Work longer hours than anyone who works for me. Don’t ask others to do things I’m unwilling to do. Vacuum. Take out the trash. Make others feel heard and important. To-do lists can wait, when someone is hurting or broken or angry or overwhelmed. Take the time to hear those around you.
What advice would you give your younger self?
Relax. I had a former boss that told me I’d have a heart attack by the time I was 30! I have always been a high-strung, goal-oriented, multi-tasker! Over the years, I’ve learned everything isn’t a fire that needs to put out today. I’ve learned to stop and truly smell the roses (occasionally). I’ve learned that everything and everyone doesn’t need to be fixed. Some people aren’t ready for their a-ha moment and that’s okay. Take the time to journey with people versus needing to always help them.
Tell us something that’s true that almost nobody agrees with you on.
Boudin Balls taste terrible. (They are a Cajun Cuisine that Louisianans love!)
As an entrepreneur, what is the one thing you do over and over and recommend everyone else do?
Pray daily. My faith has sustained me when nothing else could or would.
What is one strategy that has helped you grow your business?
Stay the course. Do what you know to do and keep doing it. We live in a time when patience is no longer a virtue. People expect instant success and when it isn’t achieved, we abandon the idea or concept in search of instant gratification elsewhere. Sometimes, in fact, most times, there is no easy answer. It takes rolling up your sleeves, staying committed to the project, and working harder than you’ll ever get credit for.
What is one failure you had as an entrepreneur, and how did you overcome it?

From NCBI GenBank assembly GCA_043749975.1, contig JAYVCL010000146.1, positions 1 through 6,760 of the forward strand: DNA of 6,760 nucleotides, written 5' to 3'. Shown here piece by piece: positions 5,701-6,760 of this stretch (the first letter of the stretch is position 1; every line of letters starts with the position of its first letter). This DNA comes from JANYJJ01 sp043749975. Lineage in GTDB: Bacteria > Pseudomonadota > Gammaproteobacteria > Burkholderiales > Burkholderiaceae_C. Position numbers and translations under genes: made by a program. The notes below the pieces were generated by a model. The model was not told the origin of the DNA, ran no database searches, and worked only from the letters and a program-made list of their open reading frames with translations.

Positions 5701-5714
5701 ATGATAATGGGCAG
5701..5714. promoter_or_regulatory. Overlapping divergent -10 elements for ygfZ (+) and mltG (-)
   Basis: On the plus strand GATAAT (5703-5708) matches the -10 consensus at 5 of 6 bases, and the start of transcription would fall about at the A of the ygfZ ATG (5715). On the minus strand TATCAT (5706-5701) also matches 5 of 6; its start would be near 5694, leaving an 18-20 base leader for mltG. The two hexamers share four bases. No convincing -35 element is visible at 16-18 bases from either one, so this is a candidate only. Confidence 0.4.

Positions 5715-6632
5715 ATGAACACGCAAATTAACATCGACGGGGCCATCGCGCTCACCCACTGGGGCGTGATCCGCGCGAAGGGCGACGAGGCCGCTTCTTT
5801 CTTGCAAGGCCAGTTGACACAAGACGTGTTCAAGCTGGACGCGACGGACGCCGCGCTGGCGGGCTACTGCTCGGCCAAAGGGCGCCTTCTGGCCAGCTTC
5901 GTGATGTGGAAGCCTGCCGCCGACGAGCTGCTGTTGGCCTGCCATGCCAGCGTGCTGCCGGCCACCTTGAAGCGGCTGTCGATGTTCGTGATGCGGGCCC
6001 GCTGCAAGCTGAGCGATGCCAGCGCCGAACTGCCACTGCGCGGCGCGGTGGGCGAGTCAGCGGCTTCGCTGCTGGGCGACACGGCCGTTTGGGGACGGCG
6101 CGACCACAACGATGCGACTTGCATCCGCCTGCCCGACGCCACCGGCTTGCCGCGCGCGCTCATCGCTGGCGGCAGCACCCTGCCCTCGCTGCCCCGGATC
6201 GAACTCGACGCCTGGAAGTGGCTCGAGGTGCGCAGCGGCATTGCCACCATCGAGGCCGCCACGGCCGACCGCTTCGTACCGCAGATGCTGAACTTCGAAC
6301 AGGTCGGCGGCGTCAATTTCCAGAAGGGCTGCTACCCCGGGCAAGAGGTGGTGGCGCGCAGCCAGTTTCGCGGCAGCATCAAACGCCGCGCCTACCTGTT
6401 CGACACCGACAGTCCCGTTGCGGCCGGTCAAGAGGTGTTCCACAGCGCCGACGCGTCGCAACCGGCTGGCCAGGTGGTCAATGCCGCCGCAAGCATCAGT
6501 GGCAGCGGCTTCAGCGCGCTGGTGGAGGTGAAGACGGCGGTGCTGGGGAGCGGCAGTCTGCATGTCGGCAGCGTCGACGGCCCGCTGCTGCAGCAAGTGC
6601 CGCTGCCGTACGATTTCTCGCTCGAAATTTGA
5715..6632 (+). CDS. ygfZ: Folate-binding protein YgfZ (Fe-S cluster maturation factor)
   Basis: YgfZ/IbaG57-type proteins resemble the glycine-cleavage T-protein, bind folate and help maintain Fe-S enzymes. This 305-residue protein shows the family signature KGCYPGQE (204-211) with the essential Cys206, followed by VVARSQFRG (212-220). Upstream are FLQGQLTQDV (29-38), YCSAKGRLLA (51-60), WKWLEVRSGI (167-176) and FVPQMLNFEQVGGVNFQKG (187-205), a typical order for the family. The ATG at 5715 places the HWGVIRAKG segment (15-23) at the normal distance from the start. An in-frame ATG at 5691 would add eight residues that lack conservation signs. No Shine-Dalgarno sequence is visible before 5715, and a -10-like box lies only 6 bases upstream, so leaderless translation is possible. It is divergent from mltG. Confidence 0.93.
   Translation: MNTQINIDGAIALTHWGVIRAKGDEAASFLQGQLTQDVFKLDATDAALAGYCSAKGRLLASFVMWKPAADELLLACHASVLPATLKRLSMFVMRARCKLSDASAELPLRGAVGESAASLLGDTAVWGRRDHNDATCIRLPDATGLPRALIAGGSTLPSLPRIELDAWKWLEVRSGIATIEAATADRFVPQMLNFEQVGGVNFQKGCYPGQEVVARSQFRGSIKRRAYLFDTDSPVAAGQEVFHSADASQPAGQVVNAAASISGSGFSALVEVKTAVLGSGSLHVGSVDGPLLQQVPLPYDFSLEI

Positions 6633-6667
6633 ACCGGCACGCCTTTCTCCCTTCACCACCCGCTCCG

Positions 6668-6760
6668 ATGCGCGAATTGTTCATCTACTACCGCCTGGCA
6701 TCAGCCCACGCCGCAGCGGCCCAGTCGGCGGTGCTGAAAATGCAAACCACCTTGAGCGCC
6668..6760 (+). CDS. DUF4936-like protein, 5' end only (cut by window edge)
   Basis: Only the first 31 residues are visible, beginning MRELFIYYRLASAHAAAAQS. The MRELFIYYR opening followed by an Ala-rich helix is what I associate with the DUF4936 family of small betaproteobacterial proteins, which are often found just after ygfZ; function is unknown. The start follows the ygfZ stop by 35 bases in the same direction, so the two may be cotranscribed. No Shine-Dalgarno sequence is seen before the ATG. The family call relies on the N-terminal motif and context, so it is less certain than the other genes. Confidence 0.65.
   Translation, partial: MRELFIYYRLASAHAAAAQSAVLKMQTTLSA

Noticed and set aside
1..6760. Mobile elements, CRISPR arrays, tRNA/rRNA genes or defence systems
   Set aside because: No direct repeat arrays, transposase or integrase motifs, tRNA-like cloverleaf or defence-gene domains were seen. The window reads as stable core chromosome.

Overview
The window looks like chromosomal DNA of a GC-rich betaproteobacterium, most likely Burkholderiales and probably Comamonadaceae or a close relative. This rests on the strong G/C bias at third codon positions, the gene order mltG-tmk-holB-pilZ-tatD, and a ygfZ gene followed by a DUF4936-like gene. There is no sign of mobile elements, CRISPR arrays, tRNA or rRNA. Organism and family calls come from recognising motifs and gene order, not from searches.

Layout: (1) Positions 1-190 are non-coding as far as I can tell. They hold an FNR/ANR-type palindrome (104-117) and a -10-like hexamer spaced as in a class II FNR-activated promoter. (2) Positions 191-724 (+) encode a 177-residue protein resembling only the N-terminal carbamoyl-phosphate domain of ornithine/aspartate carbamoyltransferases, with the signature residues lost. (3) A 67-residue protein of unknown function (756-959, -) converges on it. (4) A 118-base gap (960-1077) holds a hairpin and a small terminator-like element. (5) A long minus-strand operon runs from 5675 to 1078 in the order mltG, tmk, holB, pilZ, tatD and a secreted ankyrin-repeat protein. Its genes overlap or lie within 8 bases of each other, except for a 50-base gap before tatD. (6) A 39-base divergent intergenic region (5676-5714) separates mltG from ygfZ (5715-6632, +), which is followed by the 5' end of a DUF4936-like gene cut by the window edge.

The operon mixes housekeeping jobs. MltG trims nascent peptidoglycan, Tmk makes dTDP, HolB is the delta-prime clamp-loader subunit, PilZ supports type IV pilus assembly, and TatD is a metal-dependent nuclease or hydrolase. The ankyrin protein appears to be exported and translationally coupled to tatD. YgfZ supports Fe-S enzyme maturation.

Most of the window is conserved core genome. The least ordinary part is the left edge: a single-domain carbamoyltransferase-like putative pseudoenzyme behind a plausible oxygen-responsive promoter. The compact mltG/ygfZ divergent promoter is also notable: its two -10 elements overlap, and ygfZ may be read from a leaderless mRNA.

It’s easy for be to become passionate about “my” ideas. I become married to them, seeing them as hard to let go. Change has always been harder for me than it should be. I’ve lost time and money on projects that weren’t worth it in the end, because I couldn’t see beyond the passion. Learning when to let go has been a steady process that has become easier over time. The other thing is in failing to see the value others bring. This is my “baby”. I want to nurse it and rear it and ensure it’s success, but in the past, I’ve sometimes failed to see the assets I’ve had in my team. I’ve slowly learned to let my “baby” go and let the village help me raise it!
What is one business idea that you’re willing to give away to our readers?
I’m a Type-A Personality. If I had a great business idea, I’d likely already have started it by now!
What is the best $100 you recently spent? What and why?
I bought a single mom groceries. The best money spent is often what we spend on others, not thinking about ourselves.
What is one piece of software or a web service that helps you be productive? How do you use it?
ZohoCRM was a life-saver when I first started. Under a certain number of users, it’s completely free. It’s easy-to-use and can track customers and clients, no matter what type of business you have.
What is the one book that you recommend our community should read and why?
I love Blue Ocean Shift by Renee Mauborgne.
What is your favorite quote? Be thankful that you don’t already have everything you desire. If you did, what would there be to look forward to?
Be thankful when you don’t know something, for it gives you the opportunity to learn. ~ Author Unknown
- Pray daily.
- Work longer hours than anyone who works for you.
- Everything and everyone doesn’t need to be fixed.
- Growing your business means rolling up your sleeves, staying committed to the project, and working harder than you’ll ever get credit for.
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Mario Schulzke is the Founder of ideamensch, which he started a decade ago to learn from entrepreneurs and give them a platform for their ideas.